"I predict the book will be a classic."-Medieval Review
"Eric J. Goldberg's Struggle for Empire deserves to have a large impact in early medieval political and cultural history. While the ninth century has been reevaluated from various standpoints in recent historiography, this thoroughly contextualized, sinewy analysis of Louis the German and his regime has a distinctive contribution to make to our understanding of the making not only of Germany but also of Europe. Goldberg's success results from his thorough knowledge of the historiography and from his impressively mature command of the sources. His deployment of the charter evidence is especially remarkable. Louis the German certainly saw himself as Charlemagne's successor. The achievement of Goldberg's book is to show Louis as, at the same time, the creator of a kingdom of Germany, which needed not subjects but allies beyond its eastern frontiers. In both respects, his reign has some significance for the subsequent history of Europe."-Janet L. Nelson, King's College London
"In this meticulously researched biography, Eric J. Goldberg eschews anachronistic arguments over whether or not Louis the German was the founder of Germany to present this ninth-century ruler within the context of politics and aspirations of his father, Louis the Pious, and his grandfather, Charlemagne. In the process, he rediscovers the political and ideological landscape of East Francia, the lust for power and territory that drove Carolingian monarchs and their noble supporters, and the constraints imposed on them by social and cultural tradition. In so doing he establishes himself as a leader in the new political history of the early Middle Ages."-Patrick J. Geary, UCLA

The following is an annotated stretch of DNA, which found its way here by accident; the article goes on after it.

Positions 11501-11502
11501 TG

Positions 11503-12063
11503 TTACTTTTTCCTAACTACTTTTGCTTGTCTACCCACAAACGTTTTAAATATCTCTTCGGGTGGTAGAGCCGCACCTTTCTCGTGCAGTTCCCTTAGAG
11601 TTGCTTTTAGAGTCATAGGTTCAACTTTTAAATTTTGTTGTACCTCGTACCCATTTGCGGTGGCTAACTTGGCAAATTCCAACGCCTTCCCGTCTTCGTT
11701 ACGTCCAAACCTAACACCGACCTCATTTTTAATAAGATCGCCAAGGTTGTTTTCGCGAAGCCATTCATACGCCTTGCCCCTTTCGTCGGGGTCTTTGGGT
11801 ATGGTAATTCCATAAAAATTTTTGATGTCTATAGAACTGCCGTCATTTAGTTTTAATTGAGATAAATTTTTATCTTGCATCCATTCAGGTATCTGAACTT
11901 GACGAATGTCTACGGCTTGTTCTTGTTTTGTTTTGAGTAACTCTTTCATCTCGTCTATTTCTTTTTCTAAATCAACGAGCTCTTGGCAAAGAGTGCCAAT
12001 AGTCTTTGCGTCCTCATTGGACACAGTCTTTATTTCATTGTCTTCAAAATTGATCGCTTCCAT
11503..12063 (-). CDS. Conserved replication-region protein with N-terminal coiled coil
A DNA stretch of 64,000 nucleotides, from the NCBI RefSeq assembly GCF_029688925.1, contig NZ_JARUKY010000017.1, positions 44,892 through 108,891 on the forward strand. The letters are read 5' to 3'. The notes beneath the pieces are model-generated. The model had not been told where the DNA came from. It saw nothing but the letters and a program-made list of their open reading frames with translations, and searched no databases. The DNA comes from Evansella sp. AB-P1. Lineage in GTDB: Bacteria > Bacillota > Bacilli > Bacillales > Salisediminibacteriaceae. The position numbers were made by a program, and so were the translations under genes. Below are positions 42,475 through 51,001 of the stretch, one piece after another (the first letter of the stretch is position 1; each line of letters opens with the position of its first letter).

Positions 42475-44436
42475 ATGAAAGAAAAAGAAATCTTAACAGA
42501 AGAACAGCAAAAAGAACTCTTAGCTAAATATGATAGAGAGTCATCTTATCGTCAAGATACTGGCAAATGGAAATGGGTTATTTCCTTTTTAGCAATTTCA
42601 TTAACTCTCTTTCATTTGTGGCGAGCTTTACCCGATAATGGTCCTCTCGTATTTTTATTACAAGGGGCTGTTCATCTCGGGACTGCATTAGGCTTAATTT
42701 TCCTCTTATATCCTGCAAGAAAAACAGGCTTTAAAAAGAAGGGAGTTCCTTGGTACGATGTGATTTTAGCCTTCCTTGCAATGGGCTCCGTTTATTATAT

"This is a vivid portrait of a tough and resourceful ruler in a challenging landscape. Written with exemplary clarity and with sovereign command of the evidence, Eric J. Goldberg's book guides us through the conflicts, intrigues, and rituals of a dynamic world. That world is brought before us in all its detail: the great fortresses of eastern Europe, the rich clothing of courtiers, the tasty freshwater crabs that were prized items of trade. Above all, Louis the German's relentless effort in building a kingdom in the harsh environment of early medieval Europe comes into clear focus. This is a fine study of medieval rulership."-Stuart Airlie, University of Glasgow
"Eric J. Goldberg's book poses new questions about a crucial period in European history. Eschewing centuries of historiography, shaped by the eventual emergence of France and Germany, which have presented the ninth century in terms of Carolingian 'decline and fall,' Goldberg convincingly questions received assumptions about the coherence of the eastern and western Frankish kingdoms after the division of the empire. Through a closely observed study of the first east Frankish king, Louis the German, Goldberg reinstates court, dynasty, and kingship as basic political forces of the Carolingian world. Vigorously and lucidly written, Goldberg's book reflects all the best traits of the new historiography of early medieval Europe: close engagement with primary sources and insistence on understanding them in their original context. This is the first study to exploit the full potential of the documentary riches of the charters in addition to narrative sources such as the Annals of Fulda to explore Louis's kingship. Struggle for Empire is a must-read for all those interested in this formative period of the European past."-Matthew Innes, Birkbeck College, University of London